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Massachusetts Doctor, Wife Accused of Illegally Importing Meds from China

pexels-photo-208512-300x200The U.S. Attorney’s Office for the District of Massachusetts has announced charges against a psychiatrist and his wife for their alleged involvement in a scheme to illegally import medication for alcohol and opioid dependence from China.

Dr. Rahim Shafa, 62, and his wife, Nahid “Nina” Tormosi Shafa, 62, both of Lexington, were indicted on one count of international money laundering conspiracy. Rahim Shafa faces additional charges of money laundering, conspiracy to defraud the United States, importing merchandise contrary to law, and receiving and delivering misbranded drugs with an intent to defraud and mislead. It is unclear if they have acquired legal representation.

According to the indictment, Shafa was a psychiatrist who owned and operated Novel Psychopharmacology, which has offices in Milford and Natick. His wife was reportedly the office manager. From January 2008 to January 2018, the Shafas are accused of illegally importing medication from Hong Kong to sell to patients.

Prosecutors allege the Shafas purchased disulfiram pellet implants, disulfiram injections, and naltrexone pellet implants. Disulfiram and Naltrexone are approved by the Food and Drug Administration (FDA) for treatment of alcohol and opioid dependence, but the forms of the medications the Shafas allegedly purchased were not FDA approved.

“In order to make money, the defendants allegedly circumvented mandatory FDA drug inspections and took advantage of vulnerable patients who sought to escape addiction through legitimate treatment,” said U.S. Attorney Andrew E. Lelling.

The indictment further alleges that Shafa conspired to defraud the U.S. by falsifying shipping documents to make the packages he shipped to his offices look like legal imports. For instance, the packages containing naltrexone pellet implants were falsely declared as “plastic beads in plastic tubes” in shipping documents.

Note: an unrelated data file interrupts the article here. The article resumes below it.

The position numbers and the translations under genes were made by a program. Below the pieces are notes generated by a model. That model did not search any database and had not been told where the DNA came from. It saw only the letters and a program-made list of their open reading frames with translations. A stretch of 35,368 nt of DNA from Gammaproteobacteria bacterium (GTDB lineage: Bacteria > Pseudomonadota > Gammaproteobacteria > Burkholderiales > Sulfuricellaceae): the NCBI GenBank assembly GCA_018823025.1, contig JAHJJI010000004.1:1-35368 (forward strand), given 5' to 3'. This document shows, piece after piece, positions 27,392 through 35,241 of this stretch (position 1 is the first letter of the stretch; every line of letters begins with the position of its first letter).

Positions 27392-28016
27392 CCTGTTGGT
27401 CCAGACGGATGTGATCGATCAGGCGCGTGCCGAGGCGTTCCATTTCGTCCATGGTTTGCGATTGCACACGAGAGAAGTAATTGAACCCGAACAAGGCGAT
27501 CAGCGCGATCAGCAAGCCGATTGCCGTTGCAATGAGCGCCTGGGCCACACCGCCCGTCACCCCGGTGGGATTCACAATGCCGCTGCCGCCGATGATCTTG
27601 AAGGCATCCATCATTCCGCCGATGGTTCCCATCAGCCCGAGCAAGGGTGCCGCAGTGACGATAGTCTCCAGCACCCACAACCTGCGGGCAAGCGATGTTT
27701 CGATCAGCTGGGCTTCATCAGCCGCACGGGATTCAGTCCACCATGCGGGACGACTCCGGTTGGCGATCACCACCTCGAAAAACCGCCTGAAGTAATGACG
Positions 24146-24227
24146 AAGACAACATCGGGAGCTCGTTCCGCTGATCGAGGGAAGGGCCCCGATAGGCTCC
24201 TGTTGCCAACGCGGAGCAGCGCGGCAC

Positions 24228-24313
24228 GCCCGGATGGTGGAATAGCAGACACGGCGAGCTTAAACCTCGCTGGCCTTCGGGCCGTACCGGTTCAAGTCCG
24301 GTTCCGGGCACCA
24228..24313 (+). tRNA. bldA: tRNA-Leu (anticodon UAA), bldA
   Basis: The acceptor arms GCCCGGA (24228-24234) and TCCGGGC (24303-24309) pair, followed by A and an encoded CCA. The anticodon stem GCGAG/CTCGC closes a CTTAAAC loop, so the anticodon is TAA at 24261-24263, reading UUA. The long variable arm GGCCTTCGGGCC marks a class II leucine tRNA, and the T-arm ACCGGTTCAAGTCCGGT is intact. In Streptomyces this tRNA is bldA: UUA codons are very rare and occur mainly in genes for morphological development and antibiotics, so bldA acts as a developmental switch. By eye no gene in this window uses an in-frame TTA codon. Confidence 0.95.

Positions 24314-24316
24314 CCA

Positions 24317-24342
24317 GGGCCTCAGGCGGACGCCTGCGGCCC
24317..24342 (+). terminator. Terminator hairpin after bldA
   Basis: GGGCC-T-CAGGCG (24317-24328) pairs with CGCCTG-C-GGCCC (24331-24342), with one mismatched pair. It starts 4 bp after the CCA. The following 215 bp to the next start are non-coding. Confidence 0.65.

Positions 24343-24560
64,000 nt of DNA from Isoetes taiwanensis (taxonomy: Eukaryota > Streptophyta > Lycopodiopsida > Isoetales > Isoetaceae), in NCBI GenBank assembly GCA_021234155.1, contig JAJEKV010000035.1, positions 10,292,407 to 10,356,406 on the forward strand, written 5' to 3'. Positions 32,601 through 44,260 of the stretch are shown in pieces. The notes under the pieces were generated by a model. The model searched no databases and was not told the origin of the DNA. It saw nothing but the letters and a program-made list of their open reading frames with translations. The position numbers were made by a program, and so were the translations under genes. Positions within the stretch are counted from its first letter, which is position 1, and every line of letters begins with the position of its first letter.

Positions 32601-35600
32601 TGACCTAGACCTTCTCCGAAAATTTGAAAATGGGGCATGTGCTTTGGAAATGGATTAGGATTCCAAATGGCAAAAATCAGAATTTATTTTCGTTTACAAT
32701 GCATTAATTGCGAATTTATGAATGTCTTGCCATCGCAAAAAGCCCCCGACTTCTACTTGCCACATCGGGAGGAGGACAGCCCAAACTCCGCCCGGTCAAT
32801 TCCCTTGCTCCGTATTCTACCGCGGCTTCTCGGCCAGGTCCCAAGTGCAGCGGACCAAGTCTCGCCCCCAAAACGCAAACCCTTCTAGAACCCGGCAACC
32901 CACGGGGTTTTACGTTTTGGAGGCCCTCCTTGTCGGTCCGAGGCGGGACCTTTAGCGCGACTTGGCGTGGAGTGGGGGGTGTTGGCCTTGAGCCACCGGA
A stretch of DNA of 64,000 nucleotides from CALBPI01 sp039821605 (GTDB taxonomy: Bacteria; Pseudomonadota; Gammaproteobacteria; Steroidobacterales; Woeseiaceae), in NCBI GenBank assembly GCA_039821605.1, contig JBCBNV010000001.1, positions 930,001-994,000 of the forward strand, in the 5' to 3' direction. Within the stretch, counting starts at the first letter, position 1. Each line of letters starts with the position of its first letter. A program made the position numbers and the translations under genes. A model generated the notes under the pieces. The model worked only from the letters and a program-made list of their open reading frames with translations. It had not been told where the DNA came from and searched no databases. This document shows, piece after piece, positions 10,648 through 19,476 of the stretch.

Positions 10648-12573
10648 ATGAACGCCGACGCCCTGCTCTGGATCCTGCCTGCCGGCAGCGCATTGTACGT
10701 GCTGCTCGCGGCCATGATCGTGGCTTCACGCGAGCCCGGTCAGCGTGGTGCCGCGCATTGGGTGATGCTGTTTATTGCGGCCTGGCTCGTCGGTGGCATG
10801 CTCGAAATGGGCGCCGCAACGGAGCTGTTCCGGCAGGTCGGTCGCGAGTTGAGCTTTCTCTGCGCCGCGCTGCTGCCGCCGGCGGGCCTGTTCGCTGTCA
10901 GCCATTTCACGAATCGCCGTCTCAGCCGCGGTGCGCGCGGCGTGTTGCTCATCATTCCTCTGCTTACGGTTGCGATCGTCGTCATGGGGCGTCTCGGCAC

“Distributing illegally imported prescription drugs of unknown origin and ingredients instead of FDA-approved drugs places the U.S. public health at risk,” said Jeffrey J. Ebersole, Special Agent in Charge of the FDA Office of Criminal Investigations. “We will continue to work with our law enforcement partners and bring to justice those who attempt to subvert FDA requirements, which are designed to ensure the safety and quality of drugs to American consumers.”

The investigation into the Shafas’ alleged conduct was performed by Massachusetts U.S. Attorney Lelling, Ebersole, Superintendent Christopher Mason of the Massachusetts State Police, and Michael Shea, Acting Special Agent in Charge of Homeland Security Investigations. Assistant U.S. Attorney John T. Mulcahy is listed as the lead prosecutor.

Money laundering and conspiracy to commit money laundering are serious offenses. If convicted, the Shafas face a maximum prison sentence of up to 20 years in prison and fines as high as $250,000. Conspiracy to defraud the United States carries a sentence of up to five years in prison and a fine of $250,000. Illegally importing merchandise carries a sentence of up to 20 years in prison and a fine of up to $250,000.

Anyone accused of committing financial crimes and fraud by the federal government should immediately consult an experienced attorney who can perform an independent investigation and determine the best way to minimize the penalties or have the charges completely dropped.

South Florida Fraud Defense Attorney

Are you accused of committing financial crimes or fraud in South Florida? Contact Brian Silber, P.A. for a free initial consultation with one of South Florida’s most experienced financial crimes attorneys.

Source: 8.7.20 Lexington doctor and office manager indicted in international money laundering scheme involving non-approved drugs.pdf

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